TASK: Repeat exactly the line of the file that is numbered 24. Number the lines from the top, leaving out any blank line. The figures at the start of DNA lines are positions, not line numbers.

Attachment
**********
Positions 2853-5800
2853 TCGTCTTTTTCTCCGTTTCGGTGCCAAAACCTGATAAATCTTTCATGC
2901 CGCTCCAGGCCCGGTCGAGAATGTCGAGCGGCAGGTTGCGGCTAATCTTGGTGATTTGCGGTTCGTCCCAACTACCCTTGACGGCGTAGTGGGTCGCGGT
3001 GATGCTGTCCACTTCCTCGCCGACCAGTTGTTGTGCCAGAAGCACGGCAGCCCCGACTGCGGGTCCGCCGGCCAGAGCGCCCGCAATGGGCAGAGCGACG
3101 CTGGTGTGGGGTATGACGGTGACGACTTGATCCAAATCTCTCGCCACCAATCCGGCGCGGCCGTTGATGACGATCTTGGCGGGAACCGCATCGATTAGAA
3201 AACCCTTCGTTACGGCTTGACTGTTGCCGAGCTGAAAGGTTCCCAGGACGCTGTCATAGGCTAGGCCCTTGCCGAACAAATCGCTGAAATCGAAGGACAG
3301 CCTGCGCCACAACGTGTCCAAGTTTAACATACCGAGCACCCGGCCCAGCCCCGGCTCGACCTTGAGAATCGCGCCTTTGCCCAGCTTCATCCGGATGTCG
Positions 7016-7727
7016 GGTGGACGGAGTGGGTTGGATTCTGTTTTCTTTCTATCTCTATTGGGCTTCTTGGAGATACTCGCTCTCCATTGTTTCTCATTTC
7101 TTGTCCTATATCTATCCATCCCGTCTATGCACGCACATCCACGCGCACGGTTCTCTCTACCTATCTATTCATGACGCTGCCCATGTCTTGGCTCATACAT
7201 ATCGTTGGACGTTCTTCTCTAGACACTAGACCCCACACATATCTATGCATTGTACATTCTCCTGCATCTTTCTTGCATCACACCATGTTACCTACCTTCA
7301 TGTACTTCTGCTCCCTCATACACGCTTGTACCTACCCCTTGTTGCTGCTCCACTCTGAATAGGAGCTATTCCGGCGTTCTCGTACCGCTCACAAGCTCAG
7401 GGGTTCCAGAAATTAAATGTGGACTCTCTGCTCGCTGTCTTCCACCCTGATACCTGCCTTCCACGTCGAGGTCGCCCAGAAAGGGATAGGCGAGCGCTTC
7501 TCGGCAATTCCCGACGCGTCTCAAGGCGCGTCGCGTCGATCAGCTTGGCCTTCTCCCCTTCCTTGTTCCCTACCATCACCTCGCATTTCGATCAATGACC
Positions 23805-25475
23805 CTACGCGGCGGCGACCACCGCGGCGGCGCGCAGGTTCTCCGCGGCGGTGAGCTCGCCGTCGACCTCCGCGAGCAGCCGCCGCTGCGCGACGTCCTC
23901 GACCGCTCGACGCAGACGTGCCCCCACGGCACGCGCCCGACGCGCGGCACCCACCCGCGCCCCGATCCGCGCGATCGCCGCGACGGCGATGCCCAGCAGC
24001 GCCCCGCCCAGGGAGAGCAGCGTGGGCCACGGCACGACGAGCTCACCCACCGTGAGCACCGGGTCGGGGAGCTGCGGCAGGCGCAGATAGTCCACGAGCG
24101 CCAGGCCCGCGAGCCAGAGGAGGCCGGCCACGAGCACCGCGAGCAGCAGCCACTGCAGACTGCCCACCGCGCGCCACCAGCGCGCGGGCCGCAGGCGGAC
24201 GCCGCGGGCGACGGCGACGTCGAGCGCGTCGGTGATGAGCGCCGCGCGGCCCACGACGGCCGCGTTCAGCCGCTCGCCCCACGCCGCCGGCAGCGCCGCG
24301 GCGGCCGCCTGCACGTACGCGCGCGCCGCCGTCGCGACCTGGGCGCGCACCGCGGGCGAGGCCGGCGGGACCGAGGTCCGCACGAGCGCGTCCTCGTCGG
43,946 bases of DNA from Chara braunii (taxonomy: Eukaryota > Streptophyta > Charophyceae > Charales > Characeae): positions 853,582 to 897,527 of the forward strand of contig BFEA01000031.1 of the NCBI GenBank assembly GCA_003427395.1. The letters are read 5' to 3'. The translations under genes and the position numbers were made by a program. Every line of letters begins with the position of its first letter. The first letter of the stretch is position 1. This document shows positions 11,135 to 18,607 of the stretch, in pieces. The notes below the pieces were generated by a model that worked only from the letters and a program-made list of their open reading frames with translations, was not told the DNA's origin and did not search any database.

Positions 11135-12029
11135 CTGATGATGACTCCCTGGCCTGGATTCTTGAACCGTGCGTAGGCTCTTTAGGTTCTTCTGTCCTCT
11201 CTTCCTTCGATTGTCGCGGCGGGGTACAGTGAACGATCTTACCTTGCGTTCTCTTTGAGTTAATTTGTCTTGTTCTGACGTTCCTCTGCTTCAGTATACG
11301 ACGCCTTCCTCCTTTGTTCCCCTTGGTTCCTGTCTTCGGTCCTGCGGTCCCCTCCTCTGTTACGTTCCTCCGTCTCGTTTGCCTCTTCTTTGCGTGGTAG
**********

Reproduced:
11135 CTGATGATGACTCCCTGGCCTGGATTCTTGAACCGTGCGTAGGCTCTTTAGGTTCTTCTGTCCTCT